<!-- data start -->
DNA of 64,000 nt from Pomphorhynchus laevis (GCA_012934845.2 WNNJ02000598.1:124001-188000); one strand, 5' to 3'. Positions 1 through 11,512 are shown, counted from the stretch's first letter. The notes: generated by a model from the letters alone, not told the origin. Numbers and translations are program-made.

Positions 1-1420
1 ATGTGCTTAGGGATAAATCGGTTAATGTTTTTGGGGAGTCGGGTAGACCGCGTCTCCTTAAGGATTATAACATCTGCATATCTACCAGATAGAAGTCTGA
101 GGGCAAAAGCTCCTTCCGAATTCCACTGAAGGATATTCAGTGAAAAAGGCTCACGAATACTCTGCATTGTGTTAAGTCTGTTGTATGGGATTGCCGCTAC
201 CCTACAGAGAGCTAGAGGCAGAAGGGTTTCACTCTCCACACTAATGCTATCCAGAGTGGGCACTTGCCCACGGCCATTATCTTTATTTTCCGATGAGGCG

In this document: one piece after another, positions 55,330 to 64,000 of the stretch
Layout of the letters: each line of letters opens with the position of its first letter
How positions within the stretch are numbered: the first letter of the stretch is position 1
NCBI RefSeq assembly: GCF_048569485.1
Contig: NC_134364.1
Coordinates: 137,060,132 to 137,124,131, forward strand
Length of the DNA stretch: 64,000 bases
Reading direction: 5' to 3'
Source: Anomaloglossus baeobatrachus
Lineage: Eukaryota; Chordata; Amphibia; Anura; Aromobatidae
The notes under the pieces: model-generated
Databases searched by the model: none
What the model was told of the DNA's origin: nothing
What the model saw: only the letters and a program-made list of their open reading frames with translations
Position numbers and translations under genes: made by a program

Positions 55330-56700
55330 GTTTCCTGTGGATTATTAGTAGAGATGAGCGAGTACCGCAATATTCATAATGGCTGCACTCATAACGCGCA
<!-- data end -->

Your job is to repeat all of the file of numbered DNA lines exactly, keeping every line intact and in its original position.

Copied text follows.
DNA of 64,000 nt from Pomphorhynchus laevis (GCA_012934845.2 WNNJ02000598.1:124001-188000); one strand, 5' to 3'. Positions 1 through 11,512 are shown, counted from the stretch's first letter. The notes: generated by a model from the letters alone, not told the origin. Numbers and translations are program-made.

Positions 1-1420
1 ATGTGCTTAGGGATAAATCGGTTAATGTTTTTGGGGAGTCGGGTAGACCGCGTCTCCTTAAGGATTATAACATCTGCATATCTACCAGATAGAAGTCTGA
101 GGGCAAAAGCTCCTTCCGAATTCCACTGAAGGATATTCAGTGAAAAAGGCTCACGAATACTCTGCATTGTGTTAAGTCTGTTGTATGGGATTGCCGCTAC
201 CCTACAGAGAGCTAGAGGCAGAAGGGTTTCACTCTCCACACTAATGCTATCCAGAGTGGGCACTTGCCCACGGCCATTATCTTTATTTTCCGATGAGGCG

In this document: one piece after another, positions 55,330 to 64,000 of the stretch
Layout of the letters: each line of letters opens with the position of its first letter
How positions within the stretch are numbered: the first letter of the stretch is position 1
NCBI RefSeq assembly: GCF_048569485.1
Contig: NC_134364.1
Coordinates: 137,060,132 to 137,124,131, forward strand
Length of the DNA stretch: 64,000 bases
Reading direction: 5' to 3'
Source: Anomaloglossus baeobatrachus
Lineage: Eukaryota; Chordata; Amphibia; Anura; Aromobatidae
The notes under the pieces: model-generated
Databases searched by the model: none
What the model was told of the DNA's origin: nothing
What the model saw: only the letters and a program-made list of their open reading frames with translations
Position numbers and translations under genes: made by a program

Positions 55330-56700
55330 GTTTCCTGTGGATTATTAGTAGAGATGAGCGAGTACCGCAATATTCATAATGGCTGCACTCATAACGCGCA